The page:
To the list of industries at risk of complete obsolescence – which at the moment includes daily newspapers, government postal services, and men-only barbershops, among others – you can add U.S. power utilities. The creeping sense of impending peril that has enveloped the power sector was made explicit earlier this year in a widely distributed, and remarkably candid, report from the Edison Electric Institute entitled “Disruptive Challenges.”
Warning of “irreparable damages to revenues and growth prospects” of utilities due to the spread of distributed power generation from renewable energy sources, the report foresees “a day when battery storage technology or micro turbines could allow customers to be electric grid independent.” The result: a “cycle of decline [that] has been previously witnessed in technology-disrupted sectors (such as telecommunications) and other deregulated industries (airlines).”
A Bloomberg BusinessWeek story last week put an even finer point on it: “In about the time it has taken cell phones to supplant land lines in most U.S. homes, the grid will become increasingly irrelevant as customers move toward decentralized homegrown green energy.” NRG Energy NRG -0.12% CEO David Crane told the magazine that microgrids, small wind and solar, and net metering constitute “a mortal threat to the existing utility system.”
In the Kubler-Ross end-of-life model, U.S. utilities are still mostly in the denial stage. Utility executives spend a lot of time these days decrying government subsidies, particularly for rooftop solar. To be sure, several big utilities have at least hedged their bets by investing in alternative forms of power generation; Duke Energy DUK +0.09%, for example, entered the renewables business in 2007 and has built some 1700 megawatts of renewable capacity since then.
Sabotage in the Suburbs
Gloomy prediction aside, it’s worth remembering that this transition is sure to be prolonged, that the utilities, in their respective regions, often enjoy quasi-monopolies, and that they have ample resources, both financial and political, to draw on to protect their positions. Power from wind and solar still accounts for less than 1% of the electricity generated in this country. Southern Company has a market cap of $37 billion. This is not a sector that is going to meekly fold its tents and retreat.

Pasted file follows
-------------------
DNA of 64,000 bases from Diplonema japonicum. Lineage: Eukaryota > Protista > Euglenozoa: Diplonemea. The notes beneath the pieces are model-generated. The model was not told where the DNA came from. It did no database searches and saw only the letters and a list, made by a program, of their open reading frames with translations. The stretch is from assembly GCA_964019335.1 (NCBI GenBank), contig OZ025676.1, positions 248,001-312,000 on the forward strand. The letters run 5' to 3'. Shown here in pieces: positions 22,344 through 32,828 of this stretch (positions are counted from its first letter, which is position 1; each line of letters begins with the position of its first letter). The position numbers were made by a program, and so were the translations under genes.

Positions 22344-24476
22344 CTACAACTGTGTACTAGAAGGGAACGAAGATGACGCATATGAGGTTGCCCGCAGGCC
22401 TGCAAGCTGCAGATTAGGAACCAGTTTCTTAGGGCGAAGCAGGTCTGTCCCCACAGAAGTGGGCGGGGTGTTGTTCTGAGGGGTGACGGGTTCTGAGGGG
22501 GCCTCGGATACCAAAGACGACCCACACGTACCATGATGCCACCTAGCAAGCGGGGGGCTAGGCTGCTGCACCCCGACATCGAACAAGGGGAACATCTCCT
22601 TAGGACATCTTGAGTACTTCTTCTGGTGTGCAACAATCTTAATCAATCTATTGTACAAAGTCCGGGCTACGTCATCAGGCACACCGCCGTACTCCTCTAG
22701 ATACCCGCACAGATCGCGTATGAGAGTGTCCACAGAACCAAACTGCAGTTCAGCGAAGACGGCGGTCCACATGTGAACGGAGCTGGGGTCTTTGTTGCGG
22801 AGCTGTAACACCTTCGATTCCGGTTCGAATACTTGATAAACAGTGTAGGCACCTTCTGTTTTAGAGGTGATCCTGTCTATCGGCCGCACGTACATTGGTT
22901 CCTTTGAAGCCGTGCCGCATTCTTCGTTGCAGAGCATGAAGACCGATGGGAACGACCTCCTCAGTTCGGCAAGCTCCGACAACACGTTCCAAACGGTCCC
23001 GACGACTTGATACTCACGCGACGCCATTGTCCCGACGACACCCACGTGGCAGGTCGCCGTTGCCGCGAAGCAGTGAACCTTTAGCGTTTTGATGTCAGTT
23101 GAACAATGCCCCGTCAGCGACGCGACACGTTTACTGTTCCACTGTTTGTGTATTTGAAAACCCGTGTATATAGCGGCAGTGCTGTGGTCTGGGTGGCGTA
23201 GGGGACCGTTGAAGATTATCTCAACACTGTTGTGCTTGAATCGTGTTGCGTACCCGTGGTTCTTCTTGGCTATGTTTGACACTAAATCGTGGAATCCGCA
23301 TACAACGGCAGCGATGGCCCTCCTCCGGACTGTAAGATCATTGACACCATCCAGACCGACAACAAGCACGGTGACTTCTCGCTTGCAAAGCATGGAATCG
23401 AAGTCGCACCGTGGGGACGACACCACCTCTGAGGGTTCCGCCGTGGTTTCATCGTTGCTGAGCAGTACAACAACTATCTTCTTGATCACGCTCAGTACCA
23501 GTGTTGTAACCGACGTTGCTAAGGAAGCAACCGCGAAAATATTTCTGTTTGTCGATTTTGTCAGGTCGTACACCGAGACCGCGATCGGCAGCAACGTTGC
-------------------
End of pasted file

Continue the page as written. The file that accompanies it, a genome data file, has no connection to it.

Think of Big Oil. The “End of Oil” has been forecast now for decades, and oil consumption in many developed countries peaked in 2007 and has not yet reached those heights again. It may never. Nevertheless, the shale gas boom has given petroleum companies an unforeseen boost, and world petroleum use set a new record last year. Many major oil producers are enjoying record profits. The forces at work in the utility sector are very different (for one thing, technology advances, which are fueling the current oil and gas boom, are likely to work against utilities, not for them), but in times of upheaval and transformation, incumbents tend to do well, at least for a time.
What’s more, the recent glowing news in the renewable-energy business — which has seen prices for solar power approach grid parity as adoption by consumers, encouraged by no-money-down leasing arrangements, accelerates — is not guaranteed to last. In fact, there are indications that solar markets in key states are slowing, as prices drop to levels unsustainable for providers. “It is getting difficult to deliver a good product and still be profitable,” an executive with REC Solar told Greentech Media last week.
At the same time, the industry is fighting a delaying action on the policy front. “The future of net metering in Arizona is under attack,” SustainableBusiness.com reported last week, “with the state’s largest electric utility Arizona Public Service (APS) proposing changes that undermine cost benefits for residential solar installations.”
Pushing back on net metering, investing in renewable capacity, and building new fossil-fuel plants are likely to buy the utilities some time. And they may just figure out how to thrive in the new era of distributed generation. But the threats they face are not going away – and they’re not just economic. The FBI said last week it is investigating an act of industrial sabotage in Arkansas, in which an unknown monkeywrencher climbed a 100-foot transmission tower, cut a supporting cable, and brought down a 500-kilovolt power line. That’s at least the second instance of destruction of utility transmission infrastructure this year. When suburbanites putting solar panels on their roofs are joined by nighttime saboteurs, it might be time to rethink your business model.